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Scouting Video: Lucas Giolito vs. Clint Coulter

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June 4, 2012

I remember this at bat very well. I bet both these guys do, too.

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Scouting Video: Lucas Giolito, RHP, Harvard-Westlake (2012 Draft)

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May 28, 2012

Lucas Giolito is seen here in January. I’ve covered him, you can read any of my umpteen stories on him. Don’t get your dingles in a knot, he’ll be fine.

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Lucas Giolito Rehab Update

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May 23, 2012

Lucas Giolito threw a flat ground session Wednesday afternoon in Los Angeles. Giolito threw from 60 feet and then out to 120 feet, then back to 60 feet. His arm worked smooth and he showed mechanics. For those of you not familiar with a flat ground session, it means he basically played normal catch, then stretched it long, and then came back in to 60 feet. The last 10 throws or so showed good zip. Understand that in these sessions we are only concerned with how the arm works, the smoothness of the delivery, and that he is throwing pain free. You don’t throw breaking balls in these looks. He checks out on all three fronts. A handful of scouts were in to see this workout, but as a token of professional courtesy, boys, I’m not naming clubs in public.  I’m just that kind of guy.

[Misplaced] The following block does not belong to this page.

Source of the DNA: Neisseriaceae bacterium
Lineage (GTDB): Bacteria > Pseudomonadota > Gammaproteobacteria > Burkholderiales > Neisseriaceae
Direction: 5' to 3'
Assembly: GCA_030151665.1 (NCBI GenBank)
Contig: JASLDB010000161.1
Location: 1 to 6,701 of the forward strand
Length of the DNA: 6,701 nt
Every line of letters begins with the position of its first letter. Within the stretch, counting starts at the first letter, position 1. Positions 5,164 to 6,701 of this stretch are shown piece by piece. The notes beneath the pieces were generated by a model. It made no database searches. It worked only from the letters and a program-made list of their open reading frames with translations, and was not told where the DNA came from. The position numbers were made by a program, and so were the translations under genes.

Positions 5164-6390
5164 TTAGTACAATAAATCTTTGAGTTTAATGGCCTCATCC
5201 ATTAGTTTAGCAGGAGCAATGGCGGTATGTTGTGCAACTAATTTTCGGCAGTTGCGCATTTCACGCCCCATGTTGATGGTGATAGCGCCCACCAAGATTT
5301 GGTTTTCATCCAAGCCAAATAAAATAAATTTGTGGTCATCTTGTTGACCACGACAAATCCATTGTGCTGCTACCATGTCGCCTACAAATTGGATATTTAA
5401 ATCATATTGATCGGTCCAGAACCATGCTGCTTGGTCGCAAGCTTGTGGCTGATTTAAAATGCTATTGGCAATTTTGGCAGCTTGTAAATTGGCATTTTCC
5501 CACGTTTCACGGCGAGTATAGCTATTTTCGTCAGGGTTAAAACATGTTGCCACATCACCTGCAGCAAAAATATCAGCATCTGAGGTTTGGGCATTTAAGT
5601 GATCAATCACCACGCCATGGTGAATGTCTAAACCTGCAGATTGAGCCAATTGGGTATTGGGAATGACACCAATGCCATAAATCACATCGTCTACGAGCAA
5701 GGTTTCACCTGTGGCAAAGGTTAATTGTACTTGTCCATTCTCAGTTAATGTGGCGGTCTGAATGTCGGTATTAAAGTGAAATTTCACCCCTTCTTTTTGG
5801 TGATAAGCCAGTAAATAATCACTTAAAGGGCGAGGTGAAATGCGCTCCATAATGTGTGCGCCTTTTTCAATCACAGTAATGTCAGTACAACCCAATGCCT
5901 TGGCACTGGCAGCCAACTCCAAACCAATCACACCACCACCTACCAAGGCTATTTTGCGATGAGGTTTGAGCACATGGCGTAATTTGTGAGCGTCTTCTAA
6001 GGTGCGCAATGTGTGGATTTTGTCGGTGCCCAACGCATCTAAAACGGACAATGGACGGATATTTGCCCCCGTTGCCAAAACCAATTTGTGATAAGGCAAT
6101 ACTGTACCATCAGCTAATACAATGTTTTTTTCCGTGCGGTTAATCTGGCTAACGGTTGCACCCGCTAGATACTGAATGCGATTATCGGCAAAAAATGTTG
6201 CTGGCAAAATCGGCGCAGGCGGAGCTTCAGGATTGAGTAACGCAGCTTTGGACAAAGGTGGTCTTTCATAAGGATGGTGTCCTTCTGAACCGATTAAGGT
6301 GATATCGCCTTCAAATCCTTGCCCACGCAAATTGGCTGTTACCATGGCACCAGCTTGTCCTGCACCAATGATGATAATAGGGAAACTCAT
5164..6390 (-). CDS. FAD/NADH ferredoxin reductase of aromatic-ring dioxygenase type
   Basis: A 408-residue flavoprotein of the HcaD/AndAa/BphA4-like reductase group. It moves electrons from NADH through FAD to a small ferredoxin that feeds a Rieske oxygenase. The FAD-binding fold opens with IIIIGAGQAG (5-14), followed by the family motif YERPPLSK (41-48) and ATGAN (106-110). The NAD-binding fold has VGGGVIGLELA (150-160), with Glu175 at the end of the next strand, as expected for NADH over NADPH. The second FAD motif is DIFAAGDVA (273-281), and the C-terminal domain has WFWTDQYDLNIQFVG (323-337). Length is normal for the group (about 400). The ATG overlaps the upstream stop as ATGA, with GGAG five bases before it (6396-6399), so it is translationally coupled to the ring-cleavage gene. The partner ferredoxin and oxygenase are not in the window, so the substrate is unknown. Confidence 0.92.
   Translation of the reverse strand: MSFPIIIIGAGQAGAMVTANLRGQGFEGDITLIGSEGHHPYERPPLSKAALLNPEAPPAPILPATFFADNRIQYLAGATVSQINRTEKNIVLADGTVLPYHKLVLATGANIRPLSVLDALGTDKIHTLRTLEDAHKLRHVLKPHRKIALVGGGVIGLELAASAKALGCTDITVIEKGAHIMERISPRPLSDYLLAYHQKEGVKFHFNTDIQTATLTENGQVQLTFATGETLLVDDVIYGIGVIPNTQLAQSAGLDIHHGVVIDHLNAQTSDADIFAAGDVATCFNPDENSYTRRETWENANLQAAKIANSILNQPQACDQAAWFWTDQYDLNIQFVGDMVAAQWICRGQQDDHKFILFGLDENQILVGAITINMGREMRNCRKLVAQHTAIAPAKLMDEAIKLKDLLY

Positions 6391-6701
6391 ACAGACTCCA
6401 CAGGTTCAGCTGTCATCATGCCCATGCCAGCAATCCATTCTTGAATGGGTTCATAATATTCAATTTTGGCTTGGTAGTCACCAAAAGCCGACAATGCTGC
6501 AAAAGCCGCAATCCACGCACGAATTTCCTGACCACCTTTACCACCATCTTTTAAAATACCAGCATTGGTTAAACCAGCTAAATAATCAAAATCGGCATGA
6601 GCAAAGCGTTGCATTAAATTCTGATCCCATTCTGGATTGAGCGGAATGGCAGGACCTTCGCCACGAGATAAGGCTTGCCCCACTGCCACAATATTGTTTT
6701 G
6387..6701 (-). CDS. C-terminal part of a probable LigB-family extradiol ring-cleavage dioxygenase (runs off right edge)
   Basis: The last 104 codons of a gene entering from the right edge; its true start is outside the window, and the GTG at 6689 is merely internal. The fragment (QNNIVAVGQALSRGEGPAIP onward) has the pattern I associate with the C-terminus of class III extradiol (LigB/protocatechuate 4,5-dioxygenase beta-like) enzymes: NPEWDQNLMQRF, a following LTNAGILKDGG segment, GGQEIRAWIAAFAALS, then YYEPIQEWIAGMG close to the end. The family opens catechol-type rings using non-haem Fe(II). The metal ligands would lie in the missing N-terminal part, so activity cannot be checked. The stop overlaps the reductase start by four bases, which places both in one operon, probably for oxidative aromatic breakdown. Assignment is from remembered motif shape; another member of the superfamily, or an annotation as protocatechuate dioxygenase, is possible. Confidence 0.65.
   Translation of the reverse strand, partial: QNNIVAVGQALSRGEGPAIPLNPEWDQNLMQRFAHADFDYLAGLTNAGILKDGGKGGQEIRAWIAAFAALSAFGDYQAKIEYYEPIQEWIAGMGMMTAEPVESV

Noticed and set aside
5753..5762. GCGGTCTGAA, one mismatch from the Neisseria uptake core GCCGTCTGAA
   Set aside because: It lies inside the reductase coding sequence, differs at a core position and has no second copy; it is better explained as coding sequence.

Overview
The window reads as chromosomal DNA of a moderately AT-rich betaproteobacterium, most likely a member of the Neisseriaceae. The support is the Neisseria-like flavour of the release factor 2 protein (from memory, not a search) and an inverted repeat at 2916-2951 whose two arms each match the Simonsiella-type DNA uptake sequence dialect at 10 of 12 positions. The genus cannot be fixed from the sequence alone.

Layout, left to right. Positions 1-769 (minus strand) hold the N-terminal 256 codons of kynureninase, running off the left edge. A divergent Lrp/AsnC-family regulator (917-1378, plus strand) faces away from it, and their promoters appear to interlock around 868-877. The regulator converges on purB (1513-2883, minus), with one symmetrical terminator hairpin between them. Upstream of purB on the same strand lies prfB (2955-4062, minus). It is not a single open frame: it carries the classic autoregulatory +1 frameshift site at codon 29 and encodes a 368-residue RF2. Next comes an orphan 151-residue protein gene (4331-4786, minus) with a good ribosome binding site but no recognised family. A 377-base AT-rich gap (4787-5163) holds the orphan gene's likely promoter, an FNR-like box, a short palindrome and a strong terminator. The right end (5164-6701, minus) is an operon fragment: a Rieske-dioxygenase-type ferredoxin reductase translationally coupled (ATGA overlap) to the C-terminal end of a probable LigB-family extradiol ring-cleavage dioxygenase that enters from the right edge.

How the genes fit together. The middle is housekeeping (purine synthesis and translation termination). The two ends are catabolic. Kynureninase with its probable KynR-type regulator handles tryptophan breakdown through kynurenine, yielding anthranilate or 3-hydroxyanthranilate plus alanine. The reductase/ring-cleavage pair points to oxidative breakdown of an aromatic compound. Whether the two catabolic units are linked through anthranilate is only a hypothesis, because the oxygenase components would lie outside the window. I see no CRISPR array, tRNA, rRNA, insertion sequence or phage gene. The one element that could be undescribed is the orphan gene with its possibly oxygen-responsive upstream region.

Scouting Video: Lucas Giolito & Max Fried (2012 Draft)

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May 23, 2012

Lucas Giolito and Max Fried are seen here joined at the hip one last time, throwing flat out on the backfields. They actually both grab for the same ball on the last throw back. Talk about two dogs after the same bone. Hey all you Harvard-Westlake people, do me a solid and buy my books. I mean, come on, who else do you know covered Austin, Gio and Fried as much and as well as I did. Help out a brother. One for Dad and one for the kid. Trust me, it’s worth it. Hardcover or e-copy, don’t matter. I’m writing for Thomas Dunne Books/St.Martin’s Press/MacMillan these days, straight up 175 Fifth Avenue New York, when I’m not tapping away at this goofy little site. 

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Top 12 with Video on the Compton Countdown: #1, Lucas Giolito

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March 16, 2012

Number 1 on the Compton list. Well, duh. Giolito. Even with the bump in the road. That injury is the pitcher’s version of stubbing your toe, but the nomenclature that got attatched to it when the news broke, “season-ending injury,” made it sound catastropic, which it is not, and I’m willing to bet my lunch that some guys with better medical credentials than me will agree.